Most often, I found people who were willing to train me, but who also were so very human and flawed. I met some really amazing people, who were walking their own difficult paths, who were really doing some intense spiritual work, and helping me along as well. But I also met people who were only interested in training me how to be their follower, which was disappointing. The path that was my imprint, the Jedi path of Luke Skywalker, was not a path of personalities, but a path of deep spiritual tradition, of introspection, of defending the weak and helping those in need, of compassion and forgiveness. This was the path I truly sought.

When I first walked into an Orthodox church, in Isla Vista, California, I felt something that I knew was powerful. I had been imprinted for twenty something years that I'd recognize real spiritual power when I saw it. And I did recognize it. I felt something very old and very deep in that Orthodox Church. The building itself was fairly new; this parish had used the building that had housed a different kind of church. But it wasn't the building that gave me that sense. It was the architecture of the service itself. It was a short Vespers service, but it spoke of something quite old. One could almost say that I felt in this place a real sense of The Force.

I knew I liked it, and it captured me from that very first service. But I had no idea just how deep this path would take me. The spiritual life of the Orthodox is not legalistic, but it is rigorous. It is a path that requires that we give our all, that we push ourselves to the very limits of our capacity - for forgiveness, for temperance, for love. And then it asks us to push just a little more, to extend the envelope. Because beyond that comfortable envelope of fear lies God, in all His mercy and grace. And if we keep pushing the envelope, then one day it will burst, and we'll be bathed in all of that.

It's hard. It's harder than anything I've ever done. But this is the path.

Being Orthodox every day is like being Luke Skywalker on Hoth. You know you feel something and your intuition tells you a lot. Maybe some days you can even make your lightsaber wiggle around from 3 feet away, when you're trapped in a Wampa's cave.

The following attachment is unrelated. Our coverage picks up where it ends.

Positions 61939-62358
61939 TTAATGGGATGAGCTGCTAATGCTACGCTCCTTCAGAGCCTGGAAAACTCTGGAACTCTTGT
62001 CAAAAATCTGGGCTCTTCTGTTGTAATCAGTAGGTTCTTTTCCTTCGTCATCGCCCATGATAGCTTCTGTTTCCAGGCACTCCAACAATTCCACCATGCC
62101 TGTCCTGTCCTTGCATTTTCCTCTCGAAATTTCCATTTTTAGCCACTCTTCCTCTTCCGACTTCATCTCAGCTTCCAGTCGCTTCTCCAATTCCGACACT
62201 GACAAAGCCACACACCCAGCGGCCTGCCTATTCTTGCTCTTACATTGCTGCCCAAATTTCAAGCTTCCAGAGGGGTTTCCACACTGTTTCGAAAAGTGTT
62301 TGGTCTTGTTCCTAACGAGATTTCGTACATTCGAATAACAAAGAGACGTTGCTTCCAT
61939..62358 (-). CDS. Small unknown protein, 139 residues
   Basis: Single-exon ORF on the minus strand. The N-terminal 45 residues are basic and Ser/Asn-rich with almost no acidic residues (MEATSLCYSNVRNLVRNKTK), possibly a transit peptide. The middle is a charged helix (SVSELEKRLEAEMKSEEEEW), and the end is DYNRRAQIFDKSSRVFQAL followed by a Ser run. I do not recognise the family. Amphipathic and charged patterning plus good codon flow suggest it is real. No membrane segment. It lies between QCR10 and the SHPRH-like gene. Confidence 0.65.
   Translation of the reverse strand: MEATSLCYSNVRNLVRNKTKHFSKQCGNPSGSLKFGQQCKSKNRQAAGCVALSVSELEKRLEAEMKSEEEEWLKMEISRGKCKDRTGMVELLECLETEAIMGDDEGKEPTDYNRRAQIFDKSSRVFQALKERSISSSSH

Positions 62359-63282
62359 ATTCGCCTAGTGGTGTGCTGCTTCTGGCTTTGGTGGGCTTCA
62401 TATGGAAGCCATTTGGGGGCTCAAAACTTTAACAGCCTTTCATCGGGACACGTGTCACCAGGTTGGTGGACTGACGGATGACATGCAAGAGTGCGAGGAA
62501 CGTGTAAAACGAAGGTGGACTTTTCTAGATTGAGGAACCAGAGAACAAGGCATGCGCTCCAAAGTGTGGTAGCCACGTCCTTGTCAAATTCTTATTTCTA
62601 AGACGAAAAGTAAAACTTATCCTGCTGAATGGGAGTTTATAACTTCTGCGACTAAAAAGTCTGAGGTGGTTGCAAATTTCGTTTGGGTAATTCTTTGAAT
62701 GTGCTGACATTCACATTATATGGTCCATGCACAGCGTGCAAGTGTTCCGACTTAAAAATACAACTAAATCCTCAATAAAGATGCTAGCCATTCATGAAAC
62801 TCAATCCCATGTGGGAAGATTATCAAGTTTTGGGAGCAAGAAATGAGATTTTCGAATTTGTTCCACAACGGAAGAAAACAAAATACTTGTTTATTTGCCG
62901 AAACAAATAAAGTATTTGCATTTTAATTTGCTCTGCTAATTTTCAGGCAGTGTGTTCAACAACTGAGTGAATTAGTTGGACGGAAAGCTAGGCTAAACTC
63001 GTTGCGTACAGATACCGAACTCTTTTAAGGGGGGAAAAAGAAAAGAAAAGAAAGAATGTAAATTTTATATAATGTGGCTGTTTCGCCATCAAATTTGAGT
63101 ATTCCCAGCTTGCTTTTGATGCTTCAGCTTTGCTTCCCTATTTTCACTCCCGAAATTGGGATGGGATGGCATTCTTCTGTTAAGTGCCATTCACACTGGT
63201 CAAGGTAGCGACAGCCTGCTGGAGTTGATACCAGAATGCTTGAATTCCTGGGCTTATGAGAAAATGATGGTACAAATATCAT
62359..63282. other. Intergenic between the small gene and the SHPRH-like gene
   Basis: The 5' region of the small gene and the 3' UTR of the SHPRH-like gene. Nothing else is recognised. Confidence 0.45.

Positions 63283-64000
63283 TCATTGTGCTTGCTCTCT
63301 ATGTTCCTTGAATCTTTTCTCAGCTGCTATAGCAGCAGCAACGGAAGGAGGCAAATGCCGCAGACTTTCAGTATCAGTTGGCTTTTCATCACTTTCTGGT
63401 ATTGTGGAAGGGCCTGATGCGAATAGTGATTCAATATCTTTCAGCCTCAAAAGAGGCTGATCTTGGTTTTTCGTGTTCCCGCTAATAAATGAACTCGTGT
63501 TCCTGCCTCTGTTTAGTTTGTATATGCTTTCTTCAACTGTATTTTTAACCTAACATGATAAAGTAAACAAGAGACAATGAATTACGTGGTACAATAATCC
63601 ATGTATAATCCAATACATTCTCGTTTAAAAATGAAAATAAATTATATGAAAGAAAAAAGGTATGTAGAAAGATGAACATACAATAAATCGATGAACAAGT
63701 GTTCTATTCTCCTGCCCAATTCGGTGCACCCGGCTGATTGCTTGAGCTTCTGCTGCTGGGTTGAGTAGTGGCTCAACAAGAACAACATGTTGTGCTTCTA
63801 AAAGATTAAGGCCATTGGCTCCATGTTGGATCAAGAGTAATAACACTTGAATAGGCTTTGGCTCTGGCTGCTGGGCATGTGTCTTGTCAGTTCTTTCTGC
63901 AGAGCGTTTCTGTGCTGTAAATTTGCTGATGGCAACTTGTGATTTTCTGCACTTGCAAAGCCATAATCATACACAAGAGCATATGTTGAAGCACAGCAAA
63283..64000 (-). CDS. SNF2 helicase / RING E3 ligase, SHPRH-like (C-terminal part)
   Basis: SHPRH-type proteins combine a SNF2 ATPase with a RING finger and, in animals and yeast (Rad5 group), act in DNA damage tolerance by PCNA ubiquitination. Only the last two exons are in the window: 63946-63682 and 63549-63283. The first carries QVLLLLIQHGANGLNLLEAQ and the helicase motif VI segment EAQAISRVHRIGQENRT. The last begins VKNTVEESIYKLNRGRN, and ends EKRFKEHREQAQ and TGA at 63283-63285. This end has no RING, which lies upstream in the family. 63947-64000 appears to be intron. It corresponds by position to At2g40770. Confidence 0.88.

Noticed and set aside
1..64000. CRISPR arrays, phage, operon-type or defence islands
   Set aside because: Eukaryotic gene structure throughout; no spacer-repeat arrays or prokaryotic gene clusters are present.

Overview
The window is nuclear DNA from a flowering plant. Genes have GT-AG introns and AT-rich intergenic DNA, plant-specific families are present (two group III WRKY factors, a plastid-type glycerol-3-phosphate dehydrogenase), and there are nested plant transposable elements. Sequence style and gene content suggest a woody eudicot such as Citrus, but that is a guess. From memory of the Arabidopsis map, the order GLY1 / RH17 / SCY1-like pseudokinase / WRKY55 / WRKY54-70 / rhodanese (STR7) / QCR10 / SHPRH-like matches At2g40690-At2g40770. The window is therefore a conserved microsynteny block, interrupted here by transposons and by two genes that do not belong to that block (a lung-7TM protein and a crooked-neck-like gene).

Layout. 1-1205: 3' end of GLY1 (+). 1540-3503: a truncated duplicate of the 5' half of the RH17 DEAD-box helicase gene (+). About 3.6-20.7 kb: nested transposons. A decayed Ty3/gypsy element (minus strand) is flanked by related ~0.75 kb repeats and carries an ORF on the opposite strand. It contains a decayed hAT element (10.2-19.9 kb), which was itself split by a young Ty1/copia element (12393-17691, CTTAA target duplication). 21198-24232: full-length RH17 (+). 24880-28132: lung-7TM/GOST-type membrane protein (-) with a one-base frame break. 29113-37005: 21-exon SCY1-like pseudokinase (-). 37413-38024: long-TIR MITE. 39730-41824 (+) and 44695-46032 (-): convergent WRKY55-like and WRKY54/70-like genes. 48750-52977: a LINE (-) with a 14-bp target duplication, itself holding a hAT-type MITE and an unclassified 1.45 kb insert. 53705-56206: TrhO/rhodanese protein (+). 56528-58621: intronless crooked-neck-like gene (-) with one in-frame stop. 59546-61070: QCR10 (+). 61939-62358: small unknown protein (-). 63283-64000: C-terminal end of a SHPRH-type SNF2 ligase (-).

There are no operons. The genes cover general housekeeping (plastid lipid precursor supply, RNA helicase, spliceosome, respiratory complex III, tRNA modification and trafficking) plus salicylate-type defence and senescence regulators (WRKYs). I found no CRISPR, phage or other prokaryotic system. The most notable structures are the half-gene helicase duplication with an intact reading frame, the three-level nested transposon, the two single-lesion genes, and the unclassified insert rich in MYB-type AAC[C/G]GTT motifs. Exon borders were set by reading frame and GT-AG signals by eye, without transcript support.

But Great Lent is like being dropped off on Dagobah, with only a snarky Artoo unit, a half submerged X-Wing snub fighter, and survival rations. It begins with a giant lesson in humility, just like Luke finding out that he was about to be schooled in a major way by a diminutive green non-human Jedi Master. We have to relearn how to live, how to eat, and how to navigate around this alien world. We do have the Holy Fathers to guide us, but we don't always understand what they're saying. And they perform wondrous, miraculous acts that we simply can't wrap our minds around.

And just as Yoda says, we have to unlearn what we have learned. We have to unlearn the world, and its worship of wealth and power. We have to unlearn the limitations of our capacity for kindness and mercy. It is these limitations, and our limitations in faith and love, that keep us from our own miracles. Who among us has faith enough to move a mountain...or an X-Wing?

During Great Lent, we are sometimes faced with the darkest parts of ourselves. We have to face our own Dark Sides. And when we leave Great Lent, we may not be completely finished with the journey. That's why we return year after year...to Dagobah, for more training.

When we do leave, we come out to fight our spiritual battles, armed with the weapons of the spiritual life: prayer, fasting, love, humility. We fight our battles and we are wounded. We heal, maybe get a new robotic limb, train some more, and return to the battle. We help our friends and loved ones. We battle spiritual slavery and the hostile takeover of the galaxy by greed and hatred. And if we're very, very lucky, and if we have adhered to our training, we can look past our enemies' masks, and see them for the wounded human beings they are.

So thank you, George Lucas, for the spiritual life I have today, for opening a door to a world full of anguish, justice, love, mercy, discipline, and humility. Thank you for inspiring a sense of longing that brought me to the Orthodox Church, where I've worked harder than I ever have in my life, where I've undergone difficult and rigorous training, and where I feel the Force - the force of Divine Love and Mercy - all the time.

May the Force be with you.